When editing a page, regions can be shown or hidden, and blocks can be added to regions. This all happens via Ajax. Creating/editing/deleting blocks happens on the page itself, to prevent interrupting the editing experience. As a bonus, existing blocks can be dragged from one region to another.
When a user selects a theme from the Switch theme toolbar, we simply set that theme to be the default for all users, and make sure the block visibility remains the same.
From a customer's perspective, the Pagebuild adventure begins with sign-up. Here, we capture the customer's details, process the payment and provision the site.
We use Aegir to provision new sites automatically when the customer has finished signing up. Aegir, being as wonderful as it is, makes this incredibly simple. All you need to do is create a node of type site, and it will be added to Aegir's task queue.
After sign-up, the customer is automatically logged in and presented with the Pagebuild Dashboard. Once the site has been provisioned (which usually happens within 5 seconds), they can log into it and start editing right away.
In order to implement a single sign-on, the back-end acts as an OpenID provider. Our custom Drupal install profile adds an entry into the authmap table, allowing customers to log into their site without having to reenter their login details.
The custom Drupal install profile on the front-end communicates with the back-end database to set up themes, roles, filters, Pathauto and ImageCache settings, amongst other things.
Once customers have signed up, they can add new sites to their subscription with a simple single-page form.
When customers first sign up, they are asked to enter a subdomain for their website. Initially, the site is provisioned as example.pagebuild.net. Once the site is provisioned, though, customers can use any domain of their choosing for their site. Again, Aegir makes this very simple. When customers submit the form, we check that the domain they have specified points to our IP address. This prevents the site from being unreachable if the A record doesn't match. Once we've checked that the A record points to the correct IP address, we create a migrate task in Aegir, which renames the site.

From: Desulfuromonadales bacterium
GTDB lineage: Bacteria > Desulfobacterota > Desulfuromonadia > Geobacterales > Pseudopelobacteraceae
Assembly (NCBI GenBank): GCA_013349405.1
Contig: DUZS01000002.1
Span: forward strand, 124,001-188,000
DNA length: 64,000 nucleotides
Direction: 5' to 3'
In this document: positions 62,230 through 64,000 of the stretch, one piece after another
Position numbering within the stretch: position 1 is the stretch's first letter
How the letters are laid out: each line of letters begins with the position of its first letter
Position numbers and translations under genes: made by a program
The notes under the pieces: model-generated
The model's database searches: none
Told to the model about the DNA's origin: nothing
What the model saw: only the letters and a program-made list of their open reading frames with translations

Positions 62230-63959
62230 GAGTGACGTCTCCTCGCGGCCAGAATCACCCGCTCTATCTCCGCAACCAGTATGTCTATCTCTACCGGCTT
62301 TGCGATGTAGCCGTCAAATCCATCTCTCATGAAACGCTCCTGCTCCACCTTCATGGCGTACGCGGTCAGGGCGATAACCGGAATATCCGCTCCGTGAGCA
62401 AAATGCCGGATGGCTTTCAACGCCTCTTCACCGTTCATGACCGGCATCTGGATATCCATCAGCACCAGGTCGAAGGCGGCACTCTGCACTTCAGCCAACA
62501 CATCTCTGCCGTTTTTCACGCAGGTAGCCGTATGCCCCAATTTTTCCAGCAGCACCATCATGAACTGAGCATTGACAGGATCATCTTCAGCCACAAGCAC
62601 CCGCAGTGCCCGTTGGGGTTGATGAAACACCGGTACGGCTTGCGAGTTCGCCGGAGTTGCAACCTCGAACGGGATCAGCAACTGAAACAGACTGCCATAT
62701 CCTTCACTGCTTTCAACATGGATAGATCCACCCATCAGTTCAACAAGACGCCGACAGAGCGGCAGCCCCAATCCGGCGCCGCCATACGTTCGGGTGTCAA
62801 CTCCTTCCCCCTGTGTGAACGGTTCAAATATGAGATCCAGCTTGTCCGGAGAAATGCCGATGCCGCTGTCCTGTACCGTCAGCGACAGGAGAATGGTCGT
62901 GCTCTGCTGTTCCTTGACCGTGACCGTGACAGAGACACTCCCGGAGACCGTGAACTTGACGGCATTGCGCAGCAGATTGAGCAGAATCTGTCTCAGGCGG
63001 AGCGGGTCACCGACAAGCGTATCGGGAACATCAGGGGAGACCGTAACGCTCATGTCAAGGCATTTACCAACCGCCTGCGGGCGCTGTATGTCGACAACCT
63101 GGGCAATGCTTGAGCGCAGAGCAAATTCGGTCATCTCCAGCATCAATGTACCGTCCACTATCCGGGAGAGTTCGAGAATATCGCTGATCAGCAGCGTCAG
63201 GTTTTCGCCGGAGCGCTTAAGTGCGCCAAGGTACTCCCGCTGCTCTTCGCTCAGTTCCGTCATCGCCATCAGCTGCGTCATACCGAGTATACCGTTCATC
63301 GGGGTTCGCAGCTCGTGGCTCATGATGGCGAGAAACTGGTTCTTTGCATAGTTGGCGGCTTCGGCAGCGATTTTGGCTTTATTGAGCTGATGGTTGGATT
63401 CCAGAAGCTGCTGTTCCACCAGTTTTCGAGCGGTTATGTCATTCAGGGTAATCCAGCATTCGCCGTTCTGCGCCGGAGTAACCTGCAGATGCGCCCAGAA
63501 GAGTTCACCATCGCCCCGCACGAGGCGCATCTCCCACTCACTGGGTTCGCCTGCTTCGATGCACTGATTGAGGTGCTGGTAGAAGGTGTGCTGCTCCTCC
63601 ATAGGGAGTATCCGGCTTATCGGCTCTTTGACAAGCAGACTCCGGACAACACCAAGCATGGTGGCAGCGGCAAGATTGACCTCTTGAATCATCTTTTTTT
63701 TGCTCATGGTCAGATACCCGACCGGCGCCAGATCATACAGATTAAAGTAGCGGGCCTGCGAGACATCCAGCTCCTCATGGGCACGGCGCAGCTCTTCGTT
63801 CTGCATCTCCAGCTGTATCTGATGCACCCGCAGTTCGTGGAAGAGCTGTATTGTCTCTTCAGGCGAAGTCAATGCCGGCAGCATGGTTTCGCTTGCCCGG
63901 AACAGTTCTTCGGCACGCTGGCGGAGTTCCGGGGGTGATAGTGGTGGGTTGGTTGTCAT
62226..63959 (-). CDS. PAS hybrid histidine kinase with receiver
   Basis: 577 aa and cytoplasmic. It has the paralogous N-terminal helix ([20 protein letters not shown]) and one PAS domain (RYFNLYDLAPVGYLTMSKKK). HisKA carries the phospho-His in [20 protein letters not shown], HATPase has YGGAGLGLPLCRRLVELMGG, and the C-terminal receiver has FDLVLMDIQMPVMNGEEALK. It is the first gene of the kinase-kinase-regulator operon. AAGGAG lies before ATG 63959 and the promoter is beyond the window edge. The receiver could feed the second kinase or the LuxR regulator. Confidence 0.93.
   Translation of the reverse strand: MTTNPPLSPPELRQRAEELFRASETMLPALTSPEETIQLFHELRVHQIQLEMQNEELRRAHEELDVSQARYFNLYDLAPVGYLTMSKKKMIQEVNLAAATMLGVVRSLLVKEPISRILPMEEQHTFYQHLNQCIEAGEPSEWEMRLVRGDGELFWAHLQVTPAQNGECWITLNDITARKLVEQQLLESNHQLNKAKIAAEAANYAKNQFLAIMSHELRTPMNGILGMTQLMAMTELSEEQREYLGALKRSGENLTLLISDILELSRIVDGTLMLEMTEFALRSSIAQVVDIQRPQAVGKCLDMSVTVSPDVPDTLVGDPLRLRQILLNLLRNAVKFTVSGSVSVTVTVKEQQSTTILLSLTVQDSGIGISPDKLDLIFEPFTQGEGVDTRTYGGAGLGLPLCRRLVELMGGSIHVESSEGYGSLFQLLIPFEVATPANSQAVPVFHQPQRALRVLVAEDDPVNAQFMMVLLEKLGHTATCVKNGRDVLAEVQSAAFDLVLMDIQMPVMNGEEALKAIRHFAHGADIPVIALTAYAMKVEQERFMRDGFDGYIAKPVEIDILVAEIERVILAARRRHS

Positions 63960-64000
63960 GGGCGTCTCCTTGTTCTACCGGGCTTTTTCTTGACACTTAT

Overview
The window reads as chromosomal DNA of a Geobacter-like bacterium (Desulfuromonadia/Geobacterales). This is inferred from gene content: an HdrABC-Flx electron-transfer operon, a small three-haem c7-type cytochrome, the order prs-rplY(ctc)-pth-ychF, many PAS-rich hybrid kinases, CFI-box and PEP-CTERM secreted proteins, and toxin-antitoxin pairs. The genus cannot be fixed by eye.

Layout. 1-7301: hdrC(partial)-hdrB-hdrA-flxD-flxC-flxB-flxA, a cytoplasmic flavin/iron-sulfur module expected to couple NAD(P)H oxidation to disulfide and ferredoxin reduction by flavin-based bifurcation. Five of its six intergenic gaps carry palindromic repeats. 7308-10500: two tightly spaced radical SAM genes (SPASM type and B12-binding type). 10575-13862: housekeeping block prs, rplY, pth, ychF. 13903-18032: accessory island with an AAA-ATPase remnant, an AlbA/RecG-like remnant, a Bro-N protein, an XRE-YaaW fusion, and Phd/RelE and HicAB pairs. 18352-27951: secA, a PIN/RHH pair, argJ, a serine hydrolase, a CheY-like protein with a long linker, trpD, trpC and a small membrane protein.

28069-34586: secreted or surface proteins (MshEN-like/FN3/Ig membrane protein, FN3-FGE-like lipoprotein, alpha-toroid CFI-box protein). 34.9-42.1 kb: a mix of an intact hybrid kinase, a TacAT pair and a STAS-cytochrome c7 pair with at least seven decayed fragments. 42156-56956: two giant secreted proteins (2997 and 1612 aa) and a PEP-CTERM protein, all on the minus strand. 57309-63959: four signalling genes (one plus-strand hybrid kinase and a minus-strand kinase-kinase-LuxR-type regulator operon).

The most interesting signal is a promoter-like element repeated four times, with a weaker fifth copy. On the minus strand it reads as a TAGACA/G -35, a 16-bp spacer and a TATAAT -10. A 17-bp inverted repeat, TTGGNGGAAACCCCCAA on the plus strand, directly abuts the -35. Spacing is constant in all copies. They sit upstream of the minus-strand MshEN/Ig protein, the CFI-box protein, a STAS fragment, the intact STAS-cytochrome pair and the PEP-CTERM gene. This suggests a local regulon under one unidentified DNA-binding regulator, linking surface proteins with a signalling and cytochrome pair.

Customers are able to choose from a set of free themes, or they can make their own theme.
Using one of our themes as a starting point, users can alter every aspect of the design from their browsers. They can then save their theme with a new name, effectively forking it from the pre-built theme we provided. Both Drupal Gardens and the Sweaver module use this concept; however, both of those implementations allow so much freedom that they could confuse a non-technical user. We have made it harder to do silly things to your theme by restricting what HTML elements you can actually modify. While this limits the power of the theme editor, on the whole it results in a better theme when a novice uses the system.
While we provide free themes for customers to use on their sites, we also allow them to purchase a customized design. This is not automated, and involves the customer talking with a designer to get a result.